I opened the class with the usual introductions around the room. Then we started talking about stories. Whether we’re used to writing or not, we know a lot more about story structure and content than we think we do. Because we all read stories, we all watch stories unfold on the screen, and we all tell stories about things that have happened to us or people we know. So even if we’re new to writing, don’t be scared to get started. And since even adults sometimes feel too self-conscious, I didn’t ask anyone to read aloud after each prompt; we just went around the table and talked about our writing or the ideas we explored.

I told the class that a main character always has something they want, and that’s relatable, because we all have things that we want too. So we dove right into our first writing exercise: Desire. Write about something you want.

After that we talked about how a story always has conflict. That conflict can come from another person who wants something different than (or the opposite of) what the main character wants. Or it could be an event that takes place, like a tornado or a breakup or an injury. For the second writing exercise: Conflict. Write about  someone or something in the way between you and your goal.

We talked about how story structure, no matter how complicated it seems, can basically be broken down into these classic categories: story_arc

The example we used was of a college student who wanted to study abroad. Maybe she’s rushing to get the paperwork in on time, but the office is closed early, but she happens to know someone who can still get her in—whether the story is a mystery and there’s a dead body in the travel location when the student arrives; whether it’s a romance and she meets someone once she arrives; if it’s a science fiction story and she has to travel off-world. No matter the genre, all stories follow the basic structure.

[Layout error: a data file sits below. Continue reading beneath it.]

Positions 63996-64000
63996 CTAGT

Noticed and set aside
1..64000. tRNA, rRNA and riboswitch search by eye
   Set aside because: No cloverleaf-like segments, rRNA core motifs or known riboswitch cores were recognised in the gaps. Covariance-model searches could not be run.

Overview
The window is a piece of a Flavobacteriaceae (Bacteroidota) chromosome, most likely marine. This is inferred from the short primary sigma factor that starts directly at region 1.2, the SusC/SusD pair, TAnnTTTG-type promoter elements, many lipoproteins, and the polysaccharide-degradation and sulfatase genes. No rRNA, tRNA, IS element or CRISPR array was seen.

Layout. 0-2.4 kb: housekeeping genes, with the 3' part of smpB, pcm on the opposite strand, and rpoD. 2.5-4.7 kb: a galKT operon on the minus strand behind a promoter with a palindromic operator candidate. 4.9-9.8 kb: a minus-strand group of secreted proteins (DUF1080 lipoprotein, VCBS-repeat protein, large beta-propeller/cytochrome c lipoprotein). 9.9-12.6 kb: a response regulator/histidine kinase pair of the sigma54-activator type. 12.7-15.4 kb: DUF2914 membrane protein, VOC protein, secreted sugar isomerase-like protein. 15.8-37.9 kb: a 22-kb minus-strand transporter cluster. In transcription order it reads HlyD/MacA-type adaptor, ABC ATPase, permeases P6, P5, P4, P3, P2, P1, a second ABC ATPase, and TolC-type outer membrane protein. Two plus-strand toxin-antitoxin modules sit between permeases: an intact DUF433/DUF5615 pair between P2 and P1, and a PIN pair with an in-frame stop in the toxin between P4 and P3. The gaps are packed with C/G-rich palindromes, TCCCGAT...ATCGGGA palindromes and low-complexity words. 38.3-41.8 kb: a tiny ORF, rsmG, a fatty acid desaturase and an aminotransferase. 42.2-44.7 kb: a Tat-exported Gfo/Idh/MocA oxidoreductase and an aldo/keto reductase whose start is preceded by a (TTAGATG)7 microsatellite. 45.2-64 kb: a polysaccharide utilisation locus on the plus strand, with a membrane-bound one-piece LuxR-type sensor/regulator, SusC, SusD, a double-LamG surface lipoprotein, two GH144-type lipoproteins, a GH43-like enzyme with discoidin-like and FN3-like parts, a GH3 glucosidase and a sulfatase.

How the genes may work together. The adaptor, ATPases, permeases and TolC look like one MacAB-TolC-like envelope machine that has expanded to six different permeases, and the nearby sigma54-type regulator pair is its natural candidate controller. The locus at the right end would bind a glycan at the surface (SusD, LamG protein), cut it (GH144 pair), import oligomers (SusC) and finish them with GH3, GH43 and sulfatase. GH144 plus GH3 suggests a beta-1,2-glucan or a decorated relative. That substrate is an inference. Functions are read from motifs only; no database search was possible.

I wanted to make sure to mention some fun writing prompt sites so they could be on the lookout for prompts of their own. I told them about the weird and sometimes hilarious watchout4snakes, and I told them about the 7x7x7 exercise from Write to Done. We talked about how anything in life can be used as inspiration for a story idea, and that if a person were to carry around a little notebook all day and just write down all the interesting things they encountered, from overheard conversation to quotes from other writers, they might find a lot of content from which to spark.

Next I asked the teens to come up with suggestions for things that people are afraid of. They threw up some fun ideas: clowns, spiders, water, death, children, heights, social situations, stage fright, and technology. I asked them to call out some of the “touchy subjects” we’re not supposed to talk about: politics, relationships, sexuality & gender, religion, money, and personal views. The third writing exercise was to create a scene using one or two of these concepts as the cause of tension in the scene.

We made sure to do prizes for everybody, a Jobe class hallmark, and this time it was free books, select at your leisure.

Lastly I asked the teens to call out their ages. We had a great range, from 13 to 19. I talked about how some knowledge comes from immediate experience, and people who are older or younger than we are may not understand something as well as we do or be as familiar with it, because of age. For the last writing exercise, I asked the teens to write about something they know because of their age.

For more writing resources for teens, Read Brightly suggests Teen InkOne Teen Story, and (what used to be Figment and is now) Get Underlined. For writers of YA Lit, check out Go Teen Writers and Kim Chance, including this guest post from Lucia Brucoli. And if you still want more, pick up my all-time fave on the topic, Writing Great Books for Young Adults by Regina Brooks.

Love,
Jobe

Posted in Jobe Update, Special Announcement, Word of the Year

2018 Personal Word of the Year